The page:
Positioning | |

Mitigating the systematic errors of e-GPS leveling

## Test results and discussion
Tainan City Government has established its e-GPS system in September 2007. The e-GPS system contains 6 reference stations, and covers the whole city. Five reference stations, SCES, NJES, RFES, WHES, BKBL, evenly distributed in Tainan city’s borders, forming a nearly regular pentagon network; and the approximate geographic center in Tainan City setting of the sixth reference station, KAWN, its location just in the pentagonal-shaped center. And, it makes all the distances between the reference stations less than 30 km. In order to improve the accuracy and effi ciency of e-GPS surveying in the mountain area, the seventh reference station, YJLO, was installed in April 2010. Hence, the Tainan e-GPS system has 7 reference stations since then. All reference stations are equipped with Trimble NetR5, and the mobile stations are equipped with Trimble R8. Both types of receivers, Trimble NetR5 and Trimble R8, can track signals from GPS satellites and GLONASS satellites. The distribution map of 7 reference stations of Tainan e-GPS system is shown in Figure 1. Tainan e-GPS system, through the fi eld testing, achieving the following accuracies: ±2cm in plane coordinates (x, y), and ±5cm in ellipsoidal height h, its accuracy is sufficient to be applied to the cadastral surveying, engineering surveying, etc. (Tainan, 2012). Figure 1: The distribution map of 7 reference stations of Tainan e-GPS system.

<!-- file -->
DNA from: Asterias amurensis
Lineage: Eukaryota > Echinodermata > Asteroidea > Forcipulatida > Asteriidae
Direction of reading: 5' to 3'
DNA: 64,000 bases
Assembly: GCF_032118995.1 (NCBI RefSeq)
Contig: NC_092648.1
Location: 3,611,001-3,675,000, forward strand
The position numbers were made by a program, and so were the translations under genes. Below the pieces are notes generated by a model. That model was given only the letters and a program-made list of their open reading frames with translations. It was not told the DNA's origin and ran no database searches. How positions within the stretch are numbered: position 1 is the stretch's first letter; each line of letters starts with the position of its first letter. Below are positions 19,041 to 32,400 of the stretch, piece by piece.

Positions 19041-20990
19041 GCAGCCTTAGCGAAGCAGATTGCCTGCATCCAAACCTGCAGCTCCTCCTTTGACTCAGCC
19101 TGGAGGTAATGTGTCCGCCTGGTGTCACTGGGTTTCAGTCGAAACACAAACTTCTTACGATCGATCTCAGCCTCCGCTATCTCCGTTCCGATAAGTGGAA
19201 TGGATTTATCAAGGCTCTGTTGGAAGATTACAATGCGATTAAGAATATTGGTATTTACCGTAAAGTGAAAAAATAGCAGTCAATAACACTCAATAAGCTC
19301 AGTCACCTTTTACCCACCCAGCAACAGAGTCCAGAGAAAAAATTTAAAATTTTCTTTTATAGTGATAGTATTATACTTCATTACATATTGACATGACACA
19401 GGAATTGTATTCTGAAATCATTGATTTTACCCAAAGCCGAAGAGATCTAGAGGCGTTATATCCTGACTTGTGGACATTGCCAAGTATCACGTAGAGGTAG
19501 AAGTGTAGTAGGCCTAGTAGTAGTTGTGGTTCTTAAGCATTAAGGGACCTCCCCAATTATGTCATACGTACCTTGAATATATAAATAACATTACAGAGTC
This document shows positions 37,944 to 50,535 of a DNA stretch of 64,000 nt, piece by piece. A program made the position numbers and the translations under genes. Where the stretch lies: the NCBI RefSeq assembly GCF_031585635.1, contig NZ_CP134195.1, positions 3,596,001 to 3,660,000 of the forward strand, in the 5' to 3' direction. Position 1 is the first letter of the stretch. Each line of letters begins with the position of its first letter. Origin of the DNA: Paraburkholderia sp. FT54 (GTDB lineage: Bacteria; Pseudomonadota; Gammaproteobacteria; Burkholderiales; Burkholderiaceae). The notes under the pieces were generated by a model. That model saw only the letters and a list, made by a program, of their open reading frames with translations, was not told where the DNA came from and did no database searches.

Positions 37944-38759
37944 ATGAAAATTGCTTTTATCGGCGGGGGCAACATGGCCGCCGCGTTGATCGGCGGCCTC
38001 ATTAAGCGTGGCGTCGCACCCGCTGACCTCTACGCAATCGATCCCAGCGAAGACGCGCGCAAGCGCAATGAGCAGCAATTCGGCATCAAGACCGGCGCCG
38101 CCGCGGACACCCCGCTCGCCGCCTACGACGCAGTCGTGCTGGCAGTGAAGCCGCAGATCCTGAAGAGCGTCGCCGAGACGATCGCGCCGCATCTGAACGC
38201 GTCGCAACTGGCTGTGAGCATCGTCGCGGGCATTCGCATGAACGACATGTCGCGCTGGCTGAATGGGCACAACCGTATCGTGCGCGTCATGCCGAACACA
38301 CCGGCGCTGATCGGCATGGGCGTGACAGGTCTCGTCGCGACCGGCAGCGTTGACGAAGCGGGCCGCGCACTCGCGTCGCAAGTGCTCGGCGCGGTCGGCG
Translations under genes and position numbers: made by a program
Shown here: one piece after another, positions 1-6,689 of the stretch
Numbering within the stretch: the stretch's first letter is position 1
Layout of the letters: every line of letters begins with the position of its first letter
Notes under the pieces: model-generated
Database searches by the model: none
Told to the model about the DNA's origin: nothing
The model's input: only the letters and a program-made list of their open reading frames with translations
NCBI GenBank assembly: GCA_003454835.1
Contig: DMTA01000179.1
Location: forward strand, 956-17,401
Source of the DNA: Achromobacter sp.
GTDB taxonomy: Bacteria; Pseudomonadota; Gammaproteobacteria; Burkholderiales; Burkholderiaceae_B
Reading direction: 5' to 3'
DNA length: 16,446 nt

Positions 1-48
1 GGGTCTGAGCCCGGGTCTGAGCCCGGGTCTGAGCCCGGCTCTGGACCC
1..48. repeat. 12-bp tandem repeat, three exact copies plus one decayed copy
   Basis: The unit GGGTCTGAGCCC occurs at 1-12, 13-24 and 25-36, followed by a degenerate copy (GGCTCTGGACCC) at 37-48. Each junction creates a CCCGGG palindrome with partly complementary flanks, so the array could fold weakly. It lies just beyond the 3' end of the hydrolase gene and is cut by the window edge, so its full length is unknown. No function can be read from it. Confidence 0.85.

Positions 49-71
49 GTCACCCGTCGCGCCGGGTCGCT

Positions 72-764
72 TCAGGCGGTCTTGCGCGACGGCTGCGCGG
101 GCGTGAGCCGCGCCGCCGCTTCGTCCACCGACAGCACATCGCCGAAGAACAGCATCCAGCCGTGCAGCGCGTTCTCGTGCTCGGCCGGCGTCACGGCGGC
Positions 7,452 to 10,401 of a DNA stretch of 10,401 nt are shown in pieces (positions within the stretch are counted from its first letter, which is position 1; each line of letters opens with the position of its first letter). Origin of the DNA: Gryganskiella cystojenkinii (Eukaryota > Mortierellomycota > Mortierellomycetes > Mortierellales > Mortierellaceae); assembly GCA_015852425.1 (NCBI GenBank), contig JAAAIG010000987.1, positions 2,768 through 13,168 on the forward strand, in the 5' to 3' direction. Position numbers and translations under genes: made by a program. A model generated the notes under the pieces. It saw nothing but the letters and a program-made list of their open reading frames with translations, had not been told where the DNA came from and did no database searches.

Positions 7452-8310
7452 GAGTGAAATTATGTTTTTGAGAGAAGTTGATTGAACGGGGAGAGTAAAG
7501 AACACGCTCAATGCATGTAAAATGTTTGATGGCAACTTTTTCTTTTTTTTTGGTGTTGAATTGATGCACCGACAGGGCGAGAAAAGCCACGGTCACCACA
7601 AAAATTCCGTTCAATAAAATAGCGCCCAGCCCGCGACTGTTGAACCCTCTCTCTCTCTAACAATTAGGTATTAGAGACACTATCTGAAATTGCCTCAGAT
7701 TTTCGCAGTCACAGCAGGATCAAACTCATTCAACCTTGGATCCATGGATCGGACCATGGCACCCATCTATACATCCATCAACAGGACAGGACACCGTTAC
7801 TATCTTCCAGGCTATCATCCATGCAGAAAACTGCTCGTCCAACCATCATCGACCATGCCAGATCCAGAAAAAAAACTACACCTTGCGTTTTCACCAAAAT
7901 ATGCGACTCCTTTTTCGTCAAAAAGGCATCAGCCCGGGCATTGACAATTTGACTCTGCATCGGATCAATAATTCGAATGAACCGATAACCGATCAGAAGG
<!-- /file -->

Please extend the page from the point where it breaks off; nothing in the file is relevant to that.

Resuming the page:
Three data sets of Tainan area (with total area of about 2,192 square kilometers or 219,200 hectares) are used to test the proposed methods. The data sets including: (1) data set 1 of 145 fi rst-order benchmarks, with orthometric height H from fi rstorder leveling and plane coordinates (x, y) and ellipsoidal height h from static GPS surveying of 2003, provided by the Ministry of the Interior, Republic of China; (2) data set 2 of 145 fi rst-order benchmarks, with orthometric height H only from fi rst-order leveling of 2009, provided by the Ministry of the Interior, Republic of China; (3) data set 3 of 118 fi rst-order benchmarks, with plane coordinates (x, y) and ellipsoidal height h from Tainan e-GPS system of 2011, provided by Tainan City Government.